Kathmandu's streets are lined with soldiers armed with tear gas and assault rifles. Staff in newspaper offices are on edge. Conversations stop at the sight of an unfamiliar face. The reporters are suspicious of everyone. "We cannot speak freely," one journalist said. "We have to live here. We can't write about politics now. What are we going to put in the newspaper? Love stories."
A tape recording is circulating, apparently of the leader of Nepal's biggest political party, Congress, calling for street protests against the King's coup. The Congress leader, G P Koirala, is under house arrest and it was not possible to confirm if it was his voice.
Suddenly, information has become a limited commodity in Nepal. For three days, Kathmandu has been almost completely cut off, not only from the outside world, but from the rest of the country. No phone lines, no internet, no news reports.
It is causing growing discontent. "The political parties never did any good," said one student. "We are not worried about them. But this is the 21st century. We have a right to communication. He cannot take it away." And this is in a country in the grip of a Maoist insurgency that has cost more than 10,000 lives, where the daily news bulletins usually carry reports of the latest violence. For three days there has been no word from the rest of Nepal. No news from the rural areas controlled by the Maoists, or the towns still under government control.
"It's as if the Maoists had stopped the violence and stopped killing people," said Sushil Pyakurel of the National Human Rights Commission. "I don't think the Maoists stopped. I don't think either force stopped operations."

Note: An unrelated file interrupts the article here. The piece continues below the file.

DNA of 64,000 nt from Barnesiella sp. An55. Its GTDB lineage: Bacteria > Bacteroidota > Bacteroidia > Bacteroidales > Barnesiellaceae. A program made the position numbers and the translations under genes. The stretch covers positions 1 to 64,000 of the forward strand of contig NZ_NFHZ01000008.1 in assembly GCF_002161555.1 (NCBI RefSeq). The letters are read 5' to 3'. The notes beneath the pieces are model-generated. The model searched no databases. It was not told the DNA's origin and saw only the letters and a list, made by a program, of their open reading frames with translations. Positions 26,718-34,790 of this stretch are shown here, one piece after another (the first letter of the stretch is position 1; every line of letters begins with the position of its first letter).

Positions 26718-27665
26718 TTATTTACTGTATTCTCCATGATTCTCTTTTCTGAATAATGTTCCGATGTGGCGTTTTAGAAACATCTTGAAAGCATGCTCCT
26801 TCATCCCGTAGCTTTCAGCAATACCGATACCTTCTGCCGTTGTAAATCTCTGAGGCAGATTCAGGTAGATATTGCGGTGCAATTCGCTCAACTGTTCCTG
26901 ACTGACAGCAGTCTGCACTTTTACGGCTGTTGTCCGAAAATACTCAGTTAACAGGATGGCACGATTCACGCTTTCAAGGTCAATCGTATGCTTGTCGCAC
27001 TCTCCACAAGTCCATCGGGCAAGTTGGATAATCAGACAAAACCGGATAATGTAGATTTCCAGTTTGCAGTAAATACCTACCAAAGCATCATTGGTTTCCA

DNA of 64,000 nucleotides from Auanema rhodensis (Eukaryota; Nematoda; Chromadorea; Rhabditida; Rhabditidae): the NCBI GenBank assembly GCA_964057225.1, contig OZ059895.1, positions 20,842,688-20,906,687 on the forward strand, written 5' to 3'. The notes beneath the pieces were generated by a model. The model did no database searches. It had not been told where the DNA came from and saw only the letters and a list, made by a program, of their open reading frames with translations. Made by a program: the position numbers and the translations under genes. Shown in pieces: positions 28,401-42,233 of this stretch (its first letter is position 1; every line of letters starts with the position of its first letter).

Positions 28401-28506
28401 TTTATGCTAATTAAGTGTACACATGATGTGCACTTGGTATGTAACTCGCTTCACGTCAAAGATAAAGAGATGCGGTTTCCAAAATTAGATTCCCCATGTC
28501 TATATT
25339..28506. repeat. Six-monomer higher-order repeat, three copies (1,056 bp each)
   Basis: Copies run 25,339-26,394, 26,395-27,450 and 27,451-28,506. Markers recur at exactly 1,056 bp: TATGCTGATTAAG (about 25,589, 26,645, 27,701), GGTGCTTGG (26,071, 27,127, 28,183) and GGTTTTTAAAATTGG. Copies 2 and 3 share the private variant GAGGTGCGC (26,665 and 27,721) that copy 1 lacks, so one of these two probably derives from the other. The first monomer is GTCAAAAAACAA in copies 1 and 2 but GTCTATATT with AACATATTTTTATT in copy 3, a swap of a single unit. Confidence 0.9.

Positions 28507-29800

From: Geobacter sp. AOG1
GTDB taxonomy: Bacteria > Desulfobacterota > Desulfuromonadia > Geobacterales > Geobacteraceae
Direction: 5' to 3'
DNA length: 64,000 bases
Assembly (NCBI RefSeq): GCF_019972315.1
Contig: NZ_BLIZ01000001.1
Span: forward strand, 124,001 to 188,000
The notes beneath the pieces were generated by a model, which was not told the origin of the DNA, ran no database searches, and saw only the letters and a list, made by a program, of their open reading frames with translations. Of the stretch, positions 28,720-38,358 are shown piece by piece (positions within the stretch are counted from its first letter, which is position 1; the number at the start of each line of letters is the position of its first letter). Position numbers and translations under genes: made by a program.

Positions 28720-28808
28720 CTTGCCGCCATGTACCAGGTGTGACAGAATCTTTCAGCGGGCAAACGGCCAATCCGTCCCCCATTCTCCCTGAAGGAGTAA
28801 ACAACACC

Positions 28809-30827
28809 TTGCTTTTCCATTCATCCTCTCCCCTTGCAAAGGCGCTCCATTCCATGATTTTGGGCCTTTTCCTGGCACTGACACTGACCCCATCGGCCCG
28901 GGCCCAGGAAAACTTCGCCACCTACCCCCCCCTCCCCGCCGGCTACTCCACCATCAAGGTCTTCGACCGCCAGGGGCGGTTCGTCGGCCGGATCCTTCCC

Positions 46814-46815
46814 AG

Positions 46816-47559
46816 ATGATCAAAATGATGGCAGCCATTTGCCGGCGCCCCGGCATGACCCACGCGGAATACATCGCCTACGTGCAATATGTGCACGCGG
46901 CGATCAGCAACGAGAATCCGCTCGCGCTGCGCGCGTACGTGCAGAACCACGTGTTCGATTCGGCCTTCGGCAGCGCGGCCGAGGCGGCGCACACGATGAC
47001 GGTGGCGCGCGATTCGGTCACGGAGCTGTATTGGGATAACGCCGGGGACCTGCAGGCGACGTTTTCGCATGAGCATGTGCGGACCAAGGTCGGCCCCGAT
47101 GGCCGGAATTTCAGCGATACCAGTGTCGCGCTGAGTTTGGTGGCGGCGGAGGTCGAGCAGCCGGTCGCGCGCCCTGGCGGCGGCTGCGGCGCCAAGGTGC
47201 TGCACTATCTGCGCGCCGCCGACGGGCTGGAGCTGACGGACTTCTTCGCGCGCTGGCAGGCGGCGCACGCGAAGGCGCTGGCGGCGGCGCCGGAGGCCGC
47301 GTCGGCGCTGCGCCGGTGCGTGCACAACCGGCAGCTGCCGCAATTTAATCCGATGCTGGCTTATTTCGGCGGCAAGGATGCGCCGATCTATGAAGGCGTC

He added: "Maybe the next time we meet I will be in prison. I fought for democracy before and I will fight for it again."
A general strike called by the Maoists was being observed in rural areas under their control. But it was largely ignored in Kathmandu. Usually shops close and life halts when the Maoists call a strike; everyone fears being singled out. The only demonstration was a rally in support of the King. Still, even there, students openly denounced his seizure of power in front of his supporters, and the watching soldiers.
"I think it is not right what the King has done," said Dipendra Distan, a student aged 20. "It is against the Nepali people. Nepal is going to end up like Cambodia, or Romania, or Somalia."
On the campus of Tribhuvan University, Nepal's main university, the students are on strike to protest against the King's actions. Many student leaders have gone underground to avoid arrest. "All the students are against the King," Amrit Kumar Shresta, a 28-year-old postgraduate and student leader said. "We need democracy and we will fight for democracy. The situation is critical. We are prepared to die for democracy. We don't believe the King wants peace with the Maoists. And even if he does, it will be a dead peace, without freedoms."
Two months ago, Britain, the US and India warned King Gyanendra not to sack the government and take absolute power. Now he has called their bluff, trying to present himself as the only bulwark against the Maoists. That leaves the West with an awkward dilemma: back Gyanendra, and his assault on human rights, or let Nepal fall into the hands of the Maoists, whom the West has condemned as "terrorists". For the West, either choice is unacceptable.Reuse content